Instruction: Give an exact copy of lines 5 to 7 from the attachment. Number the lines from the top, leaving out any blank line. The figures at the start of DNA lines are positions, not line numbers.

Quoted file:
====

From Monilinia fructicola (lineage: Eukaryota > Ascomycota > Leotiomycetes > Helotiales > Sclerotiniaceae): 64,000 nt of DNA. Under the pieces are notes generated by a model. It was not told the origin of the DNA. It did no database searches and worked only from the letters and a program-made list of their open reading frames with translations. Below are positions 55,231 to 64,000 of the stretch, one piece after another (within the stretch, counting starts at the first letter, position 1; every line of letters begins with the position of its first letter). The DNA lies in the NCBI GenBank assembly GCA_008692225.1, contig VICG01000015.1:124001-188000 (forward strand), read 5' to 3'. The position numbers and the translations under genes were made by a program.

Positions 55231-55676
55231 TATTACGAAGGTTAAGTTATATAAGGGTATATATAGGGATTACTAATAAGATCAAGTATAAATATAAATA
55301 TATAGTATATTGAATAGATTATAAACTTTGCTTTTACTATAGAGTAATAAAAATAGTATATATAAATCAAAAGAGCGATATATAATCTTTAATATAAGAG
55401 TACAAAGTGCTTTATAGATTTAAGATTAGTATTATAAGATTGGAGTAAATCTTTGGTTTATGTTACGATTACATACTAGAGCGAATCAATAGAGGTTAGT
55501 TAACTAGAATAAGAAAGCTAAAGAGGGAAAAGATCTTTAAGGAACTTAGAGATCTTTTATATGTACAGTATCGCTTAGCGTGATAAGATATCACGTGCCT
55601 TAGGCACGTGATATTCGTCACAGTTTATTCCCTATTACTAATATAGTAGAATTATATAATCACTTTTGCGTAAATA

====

55401 TACAAAGTGCTTTATAGATTTAAGATTAGTATTATAAGATTGGAGTAAATCTTTGGTTTATGTTACGATTACATACTAGAGCGAATCAATAGAGGTTAGT
55501 TAACTAGAATAAGAAAGCTAAAGAGGGAAAAGATCTTTAAGGAACTTAGAGATCTTTTATATGTACAGTATCGCTTAGCGTGATAAGATATCACGTGCCT
55601 TAGGCACGTGATATTCGTCACAGTTTATTCCCTATTACTAATATAGTAGAATTATATAATCACTTTTGCGTAAATA